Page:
Meet Carl-Magnus Helgegren, a journalist, university teacher, and proactive dad.

And like so many other dads, Helgegren had to have the violent video-game conversation with his two sons, Frank and Leo, aged ten and 11 respectively.
"We were sitting at the dinner table last autumn, and my kids started telling me about this game they wanted to play, the latest Call of Duty game, and told me about the guns and missions," Helgegren told The Local on Friday.

So Helgegren struck a deal. The family would take a trip to a city impacted by real war. The boys would meet people affected, do interviews, and visit a refugee camp. And when they came back home, they would be free to play whatever games they chose."

Link to Original Source

Disconnection of subscription through Comcast Customer Service

Z00L00K Z00L00K writes  |  about a month ago

Z00L00K (682162) writes "A customer wanted to end his subscription by Comcast and recorded the call. It did take some interesting steps to even be allowed to end the subscription.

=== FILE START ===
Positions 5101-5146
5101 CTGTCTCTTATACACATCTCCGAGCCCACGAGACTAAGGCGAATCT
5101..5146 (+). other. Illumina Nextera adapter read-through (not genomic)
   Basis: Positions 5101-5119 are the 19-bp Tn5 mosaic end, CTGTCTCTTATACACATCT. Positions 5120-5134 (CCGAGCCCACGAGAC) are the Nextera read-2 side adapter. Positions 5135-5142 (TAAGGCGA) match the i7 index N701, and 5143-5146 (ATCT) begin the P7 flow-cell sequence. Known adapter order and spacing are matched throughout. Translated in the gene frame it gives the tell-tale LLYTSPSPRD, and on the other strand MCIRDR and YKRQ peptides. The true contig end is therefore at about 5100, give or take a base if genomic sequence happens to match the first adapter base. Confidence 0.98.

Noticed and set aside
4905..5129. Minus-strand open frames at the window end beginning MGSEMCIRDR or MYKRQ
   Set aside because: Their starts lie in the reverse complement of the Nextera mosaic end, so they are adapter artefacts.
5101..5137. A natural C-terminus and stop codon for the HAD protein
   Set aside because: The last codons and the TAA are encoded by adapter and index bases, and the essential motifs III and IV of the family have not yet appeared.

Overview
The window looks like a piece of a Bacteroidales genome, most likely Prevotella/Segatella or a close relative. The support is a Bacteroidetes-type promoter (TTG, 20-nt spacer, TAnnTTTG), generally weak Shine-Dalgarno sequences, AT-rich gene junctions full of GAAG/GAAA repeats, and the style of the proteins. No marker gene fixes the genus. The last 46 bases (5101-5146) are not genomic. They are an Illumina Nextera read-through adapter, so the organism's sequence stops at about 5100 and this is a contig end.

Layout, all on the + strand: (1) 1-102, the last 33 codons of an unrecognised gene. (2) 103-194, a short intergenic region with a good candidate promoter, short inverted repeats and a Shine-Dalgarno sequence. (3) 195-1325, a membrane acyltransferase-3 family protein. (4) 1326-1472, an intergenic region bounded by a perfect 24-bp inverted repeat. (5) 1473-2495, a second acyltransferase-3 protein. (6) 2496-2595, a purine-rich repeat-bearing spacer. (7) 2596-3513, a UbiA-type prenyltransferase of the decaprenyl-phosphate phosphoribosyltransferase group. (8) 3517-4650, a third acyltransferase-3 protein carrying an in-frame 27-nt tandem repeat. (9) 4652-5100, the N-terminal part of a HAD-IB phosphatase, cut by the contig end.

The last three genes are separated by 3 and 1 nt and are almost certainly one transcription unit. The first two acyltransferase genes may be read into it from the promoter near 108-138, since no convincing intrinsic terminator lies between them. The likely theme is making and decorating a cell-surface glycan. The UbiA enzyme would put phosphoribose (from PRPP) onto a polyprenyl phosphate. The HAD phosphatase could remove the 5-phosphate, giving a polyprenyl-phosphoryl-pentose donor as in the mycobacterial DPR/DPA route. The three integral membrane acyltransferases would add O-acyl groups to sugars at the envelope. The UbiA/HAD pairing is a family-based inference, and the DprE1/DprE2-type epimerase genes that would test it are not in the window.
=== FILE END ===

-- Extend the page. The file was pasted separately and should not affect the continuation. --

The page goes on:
Please note: this conversation starts about 10 minutes in — by this point my wife and I are both completely flustered by the oppressiveness of the rep. So! Last week my wife called to disconnect our service with Comcast after we switched to another provider (Astound). We were transferred to cancellations (aka "customer retention"). The representative (name redacted) continued aggressively repeating his questions, despite the answers given, to the point where my wife became so visibly upset she handed me the phone. Overhearing the conversation, I knew this would not be very fun. ...

The conversation can be heard at Soundcloud:"


Pirate Bay judge 'biased'

Z00L00K Z00L00K writes  |  more than 5 years ago

Z00L00K writes "According to several sources like The Local and many Swedish newspapers it seems to have been the case that the judge in the Pirate Bay trial was biased.

The judge who sentenced four men to jail for their involvement with The Pirate Bay is also a member of the same copyright protection organisations as a number of the main entertainment industry representatives in the case, Sveriges Radio's P3 news programme reports.

This means that the trial may have to be redone."


Passive cooled case also looks cool

Z00L00K Z00L00K writes  |  more than 6 years ago

Z00L00K (682162) writes "As any of us know the fans are evil creatures hiding in our computers. Noisy and prone to give up at the worst possible moment. Ville 'Willek' Kyrö has now done something about this problem by creating the "Passive cooling consept case." The end result is a completely fan-less PC.